Senator Cruz’s move is a good rebuttal on why a US-Mexico Wall won’t stop those really determined to travel over a thousand miles looking for a better life: he and his family used an airline to jump The Wall from the U.S. into Mexico. They left behind the family dog, Snowflake, in their 30 degree house, to be (hopefully) fed by a security guy guarding the house from the outside. I trust he has skills feeding those under his care by sliding a tin plate thru the door. Apparently the Cruz tribe have no friends who might care for Snowflake.
Cruz, of course, being the wussy he is, blamed his actions on his daughters, in a move obviously taken from the playbook of his mentor, the most recent past president. And, like that same ousted president, he clearly did not trust his wife to get the Mexican Job done, despite the fact she must be somewhat competent as she works for Goldman Sachs where you are, indeed, sacked if you don’t perform.
Meanwhile, on Wednesday evening the 17th, Beto O’Rourke tweeted:
“We made over 151,000 calls to senior citizens in Texas tonight. One of our vols talked to a man stranded at home w/out power in Killeen, hadn’t eaten in 2 days, got him a ride to a warming center and a hot meal. Help us reach more people, join us tomorrow…”
And in another meanwhile, the TheHill.com reported this morning (Lexi Lonas – 02/19/21 09:54 AM EST) that:
“Rep. Alexandria Ocasio-Cortez (D-N.Y.) late Thursday raised $1 million for Texas relief organizations that are working to help the people suffering from the record-setting winter storm, and said she will make a trip to Houston this weekend.”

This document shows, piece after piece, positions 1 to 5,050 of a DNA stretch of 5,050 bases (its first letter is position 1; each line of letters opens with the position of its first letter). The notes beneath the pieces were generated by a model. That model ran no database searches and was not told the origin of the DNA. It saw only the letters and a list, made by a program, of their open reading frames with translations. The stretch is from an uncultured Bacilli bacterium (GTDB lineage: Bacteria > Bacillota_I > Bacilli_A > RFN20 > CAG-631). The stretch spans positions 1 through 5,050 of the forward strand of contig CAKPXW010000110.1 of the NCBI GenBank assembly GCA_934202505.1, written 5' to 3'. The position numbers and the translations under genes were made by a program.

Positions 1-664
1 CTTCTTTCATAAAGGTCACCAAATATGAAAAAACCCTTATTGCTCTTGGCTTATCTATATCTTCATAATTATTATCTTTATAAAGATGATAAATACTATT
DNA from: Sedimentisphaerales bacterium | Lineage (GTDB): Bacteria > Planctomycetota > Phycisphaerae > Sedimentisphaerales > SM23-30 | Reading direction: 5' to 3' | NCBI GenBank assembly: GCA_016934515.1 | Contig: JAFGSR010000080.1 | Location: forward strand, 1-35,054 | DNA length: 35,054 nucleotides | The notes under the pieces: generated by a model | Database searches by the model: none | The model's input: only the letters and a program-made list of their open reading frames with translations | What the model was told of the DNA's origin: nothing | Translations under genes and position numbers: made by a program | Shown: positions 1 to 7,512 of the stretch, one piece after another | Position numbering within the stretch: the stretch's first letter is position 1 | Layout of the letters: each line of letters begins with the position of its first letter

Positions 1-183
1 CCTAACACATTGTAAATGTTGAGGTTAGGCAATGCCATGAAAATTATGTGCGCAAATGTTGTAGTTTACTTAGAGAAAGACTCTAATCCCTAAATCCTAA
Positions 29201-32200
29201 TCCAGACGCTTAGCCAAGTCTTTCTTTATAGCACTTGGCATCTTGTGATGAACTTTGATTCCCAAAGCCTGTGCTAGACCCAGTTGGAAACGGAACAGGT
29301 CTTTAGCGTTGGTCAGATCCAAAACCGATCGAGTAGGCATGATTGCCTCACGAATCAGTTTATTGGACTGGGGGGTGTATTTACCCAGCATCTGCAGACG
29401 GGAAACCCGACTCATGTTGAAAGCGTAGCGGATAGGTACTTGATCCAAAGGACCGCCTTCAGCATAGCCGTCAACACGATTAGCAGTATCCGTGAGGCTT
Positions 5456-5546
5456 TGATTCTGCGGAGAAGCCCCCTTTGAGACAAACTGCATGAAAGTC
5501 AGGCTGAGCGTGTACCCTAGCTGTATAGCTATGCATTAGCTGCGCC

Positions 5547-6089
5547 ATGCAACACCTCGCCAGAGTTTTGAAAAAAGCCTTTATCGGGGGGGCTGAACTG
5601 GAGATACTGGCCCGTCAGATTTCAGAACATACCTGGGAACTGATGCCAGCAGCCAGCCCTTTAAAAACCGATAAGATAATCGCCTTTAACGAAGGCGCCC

None of this should come as a surprise from our Republicans, a 19th century political party in a privatizing frenzy, beholden only to the wealthy. Their reasoning was put so clearly on February 16th by (now former) Colorado City, Texas Mayor, Tim Boyd. Responding to his constituency pleading for heat, water and power, he tweeted, “only the strong will survive and the weak will parish.” (clearly a well-schooled intellectual, Boyd must bereferring to the church parishes stepping in to care for those in his town he wished to abandon). In the same tweet he wrote,
“No one owes you [or] your family anything; nor is it the local government’s responsibility to support you during trying times like this!” he said. “Sink or swim it’s your choice! The City and County, along with power providers or any other service owes you NOTHING! I’m sick and tired of people looking for a damn handout.”
If providing assistance to the community during a crisis is not the job of the peoples’ government we might well do without 75% of those tax-sucking bureaucrats whose salaries we pay!